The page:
There are several more grain traders among the biggest companies in the ranking. These are Clencore Grain Bulgaria and Vitagrain BG, a company majority owned by Greece's Soya Mills, with Martin Roussev and Dutch national Barry Boeters holding minority stakes.
The leader in grain production, Oktopod Invest Holding, is among the biggest companies in the ranking with revenues of 135.3 million levs, which mark a drop compared with 2015. Oktopod Invest Holding and the other companies related to its owner, Svetlozar Dichevski, cultivate over 1 million decares of agricultural land in the country, according to industry representatives. Therefore, the company has been a leading beneficiary of EU subsidies - area-based direct payments for farmers - for years.
Outside the grain sector
Besides companies involved in grain production and trade, firms of other subsectors also rank among the biggest ones in agriculture. One example is Manex, which operates in cattle breeding. The Varna-registered company is owned by Nasko, Dida and Dragostina Manasiev, with the group comprising several related companies: ET Manex - Nasko Manasiev, Manex Star and Manex Sun. The group owns one of the biggest pig breeding facilities in the country, equipped with a fodder workshop with a capacity of 18,000 tonnes per year and a warehouse for the storage of up to 40,000 tonnes of fodder crops. In 2016, Manex posted revenues of 109.9 million levs, down 12.6% on an annual basis. Yet, the company slightly increased its profit to 359,000 levs.
"The reduction of revenues is due to the very low price of pork in the first six months of the year," Manex manager Simeon Manasiev commented. He said that the company expects revenue growth of 15% in 2017, partly due to a change in management to include US consultants.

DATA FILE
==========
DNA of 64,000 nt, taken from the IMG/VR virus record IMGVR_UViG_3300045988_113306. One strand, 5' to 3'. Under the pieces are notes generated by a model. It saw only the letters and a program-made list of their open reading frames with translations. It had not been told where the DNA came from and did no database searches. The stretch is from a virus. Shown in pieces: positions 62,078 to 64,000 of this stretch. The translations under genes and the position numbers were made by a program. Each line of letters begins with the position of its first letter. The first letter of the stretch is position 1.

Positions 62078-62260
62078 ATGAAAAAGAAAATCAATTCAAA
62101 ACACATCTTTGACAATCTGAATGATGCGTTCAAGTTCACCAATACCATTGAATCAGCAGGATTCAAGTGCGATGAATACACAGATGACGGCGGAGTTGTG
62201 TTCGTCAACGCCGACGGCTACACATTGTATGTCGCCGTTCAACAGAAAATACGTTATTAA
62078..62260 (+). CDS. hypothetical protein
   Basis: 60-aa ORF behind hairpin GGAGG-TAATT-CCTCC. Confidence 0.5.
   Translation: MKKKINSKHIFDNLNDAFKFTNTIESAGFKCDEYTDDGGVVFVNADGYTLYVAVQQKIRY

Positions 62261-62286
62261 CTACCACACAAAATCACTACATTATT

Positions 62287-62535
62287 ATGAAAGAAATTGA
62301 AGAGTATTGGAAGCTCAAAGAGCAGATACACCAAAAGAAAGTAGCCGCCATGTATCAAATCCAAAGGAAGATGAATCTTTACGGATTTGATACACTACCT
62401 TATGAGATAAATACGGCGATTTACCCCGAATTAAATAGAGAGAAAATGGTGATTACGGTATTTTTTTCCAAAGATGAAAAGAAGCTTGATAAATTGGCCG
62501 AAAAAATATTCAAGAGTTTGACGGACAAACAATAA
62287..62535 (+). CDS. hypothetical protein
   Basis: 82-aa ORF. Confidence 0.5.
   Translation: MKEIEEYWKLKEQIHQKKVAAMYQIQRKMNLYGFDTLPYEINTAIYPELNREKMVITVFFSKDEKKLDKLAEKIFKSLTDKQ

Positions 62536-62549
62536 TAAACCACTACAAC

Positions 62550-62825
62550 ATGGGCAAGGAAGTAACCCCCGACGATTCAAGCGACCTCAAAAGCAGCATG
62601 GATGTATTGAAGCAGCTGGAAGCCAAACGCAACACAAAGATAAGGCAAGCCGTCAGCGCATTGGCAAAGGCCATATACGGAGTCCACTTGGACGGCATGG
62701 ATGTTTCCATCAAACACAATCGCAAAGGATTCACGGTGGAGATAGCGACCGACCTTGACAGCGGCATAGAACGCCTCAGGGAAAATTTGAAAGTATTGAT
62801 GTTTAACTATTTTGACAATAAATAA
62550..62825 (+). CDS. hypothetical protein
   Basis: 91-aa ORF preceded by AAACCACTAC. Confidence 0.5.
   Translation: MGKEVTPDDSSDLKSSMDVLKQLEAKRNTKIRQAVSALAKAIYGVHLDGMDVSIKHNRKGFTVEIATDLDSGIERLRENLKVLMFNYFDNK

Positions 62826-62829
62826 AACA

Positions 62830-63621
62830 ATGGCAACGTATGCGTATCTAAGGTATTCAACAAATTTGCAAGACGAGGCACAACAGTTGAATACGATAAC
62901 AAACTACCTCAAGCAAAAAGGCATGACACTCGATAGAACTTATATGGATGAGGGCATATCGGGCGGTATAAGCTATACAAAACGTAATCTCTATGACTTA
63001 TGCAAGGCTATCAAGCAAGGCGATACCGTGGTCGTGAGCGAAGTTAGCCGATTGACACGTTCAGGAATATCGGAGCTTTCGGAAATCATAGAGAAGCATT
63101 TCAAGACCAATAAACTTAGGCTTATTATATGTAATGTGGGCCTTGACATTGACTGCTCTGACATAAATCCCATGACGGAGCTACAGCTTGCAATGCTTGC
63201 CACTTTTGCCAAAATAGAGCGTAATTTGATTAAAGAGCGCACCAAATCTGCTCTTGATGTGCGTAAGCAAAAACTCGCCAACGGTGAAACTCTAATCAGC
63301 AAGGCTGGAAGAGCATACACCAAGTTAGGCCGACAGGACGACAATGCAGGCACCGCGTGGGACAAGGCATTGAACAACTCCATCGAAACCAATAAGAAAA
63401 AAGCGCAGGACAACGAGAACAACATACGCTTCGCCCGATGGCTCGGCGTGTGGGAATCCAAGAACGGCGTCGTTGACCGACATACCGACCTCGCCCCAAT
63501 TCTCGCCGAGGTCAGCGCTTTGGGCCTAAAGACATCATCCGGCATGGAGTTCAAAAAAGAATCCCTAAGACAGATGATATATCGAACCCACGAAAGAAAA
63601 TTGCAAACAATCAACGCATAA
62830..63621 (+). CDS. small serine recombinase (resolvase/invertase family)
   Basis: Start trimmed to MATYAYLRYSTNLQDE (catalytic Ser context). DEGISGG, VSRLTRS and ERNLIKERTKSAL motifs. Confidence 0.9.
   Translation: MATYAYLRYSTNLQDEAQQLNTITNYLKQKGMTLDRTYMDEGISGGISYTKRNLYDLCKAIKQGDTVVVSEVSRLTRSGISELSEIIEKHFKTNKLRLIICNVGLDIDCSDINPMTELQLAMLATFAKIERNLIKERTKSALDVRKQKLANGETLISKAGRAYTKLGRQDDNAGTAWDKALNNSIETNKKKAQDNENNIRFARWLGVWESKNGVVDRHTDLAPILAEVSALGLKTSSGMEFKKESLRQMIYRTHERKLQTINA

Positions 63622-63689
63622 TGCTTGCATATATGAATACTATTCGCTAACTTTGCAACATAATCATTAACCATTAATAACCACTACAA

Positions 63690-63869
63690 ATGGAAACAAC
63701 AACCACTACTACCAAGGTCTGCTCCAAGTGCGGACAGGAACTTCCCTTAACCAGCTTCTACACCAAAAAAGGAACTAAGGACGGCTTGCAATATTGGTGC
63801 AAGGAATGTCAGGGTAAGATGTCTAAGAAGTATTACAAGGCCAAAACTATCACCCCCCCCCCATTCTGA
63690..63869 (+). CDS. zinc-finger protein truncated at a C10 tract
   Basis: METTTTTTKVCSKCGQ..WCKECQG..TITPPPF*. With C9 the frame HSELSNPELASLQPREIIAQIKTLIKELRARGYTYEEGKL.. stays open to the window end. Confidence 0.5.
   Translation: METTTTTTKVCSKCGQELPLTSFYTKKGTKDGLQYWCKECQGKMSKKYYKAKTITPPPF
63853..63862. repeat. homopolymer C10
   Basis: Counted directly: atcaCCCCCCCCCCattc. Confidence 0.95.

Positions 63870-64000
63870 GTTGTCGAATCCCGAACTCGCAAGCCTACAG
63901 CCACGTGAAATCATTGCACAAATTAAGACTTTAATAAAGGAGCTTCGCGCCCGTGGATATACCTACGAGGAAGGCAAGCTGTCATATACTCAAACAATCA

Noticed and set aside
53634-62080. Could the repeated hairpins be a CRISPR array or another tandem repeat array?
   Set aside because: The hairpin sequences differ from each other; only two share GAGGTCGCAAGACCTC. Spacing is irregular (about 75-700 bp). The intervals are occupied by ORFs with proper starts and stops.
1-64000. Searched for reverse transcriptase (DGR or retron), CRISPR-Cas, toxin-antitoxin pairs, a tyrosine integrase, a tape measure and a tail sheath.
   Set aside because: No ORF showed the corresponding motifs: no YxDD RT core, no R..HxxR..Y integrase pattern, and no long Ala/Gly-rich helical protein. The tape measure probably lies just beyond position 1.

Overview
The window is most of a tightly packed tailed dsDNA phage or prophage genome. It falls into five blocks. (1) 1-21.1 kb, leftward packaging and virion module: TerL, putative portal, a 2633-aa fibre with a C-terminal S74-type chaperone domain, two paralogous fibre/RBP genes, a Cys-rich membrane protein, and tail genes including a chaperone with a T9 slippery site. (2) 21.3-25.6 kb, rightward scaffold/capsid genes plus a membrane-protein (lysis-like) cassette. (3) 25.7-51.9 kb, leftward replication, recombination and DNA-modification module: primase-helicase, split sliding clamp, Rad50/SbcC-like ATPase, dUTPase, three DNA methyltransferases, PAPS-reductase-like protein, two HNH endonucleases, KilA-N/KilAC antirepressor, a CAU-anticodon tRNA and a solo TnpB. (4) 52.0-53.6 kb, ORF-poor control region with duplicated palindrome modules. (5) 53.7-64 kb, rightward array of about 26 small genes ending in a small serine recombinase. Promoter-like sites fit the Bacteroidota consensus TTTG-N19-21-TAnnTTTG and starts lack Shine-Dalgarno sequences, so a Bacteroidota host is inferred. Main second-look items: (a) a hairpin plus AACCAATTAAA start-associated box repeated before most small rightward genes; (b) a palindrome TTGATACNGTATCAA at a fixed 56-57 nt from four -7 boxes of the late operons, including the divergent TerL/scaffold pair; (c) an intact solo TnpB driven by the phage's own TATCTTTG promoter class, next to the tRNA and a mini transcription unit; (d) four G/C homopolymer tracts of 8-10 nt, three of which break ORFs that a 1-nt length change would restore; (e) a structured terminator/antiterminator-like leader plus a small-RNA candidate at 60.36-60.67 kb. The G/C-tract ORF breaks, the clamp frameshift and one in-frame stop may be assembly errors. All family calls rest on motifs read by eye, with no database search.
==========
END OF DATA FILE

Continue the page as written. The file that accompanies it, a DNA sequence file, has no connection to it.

Another company of the top 20 in agriculture - Viand - is also working in partnership with the stock breeding sector. The company owns five fodder plants in Bulgaria. In 2016, it also reported a drop in revenues - to 84.68 million levs from 104.1 million levs a year earlier. "If you consider our revenues in absolute terms, you should take note of the fact that in their essence they reflect the grain price. There is a reversal of the structure of our business and now 51% of the revenues come from our own production of inputs, while 49% come from trade in grain and fodder," Viand's manager Kornelia Haritonova said.
The fall in revenue in 2016 was due to a combination of several unfavourable factors. On the one hand, according to Haritonova, there has been a trend towards reduction of fodder production in recent years, which is partly due to the EU measures for animal welfare having resulted in an overall drop of the number of animals in Bulgaria. At the same time, harsh winter weather conditions have hampered shipments to Romania, the other main market of the company.
What to expect in 2017?
Although it is very difficult to make predictions in the agricultural sector due to its dependence on weather conditions, there are several factors, which are expected to drive the market. On the one hand, global grain prices are likely to remain low and trade will be tough. In the stock breeding sector, the prices are getting steady and the trade in animal products is expected to increase, mostly on the domestic market. According to representatives of the sector, increased consumption and the expected strong tourist season at the seaside have been increasing the orders to the producers of meat, milk, eggs and other products and, therefore, 2017 is expected to be better than the previous year.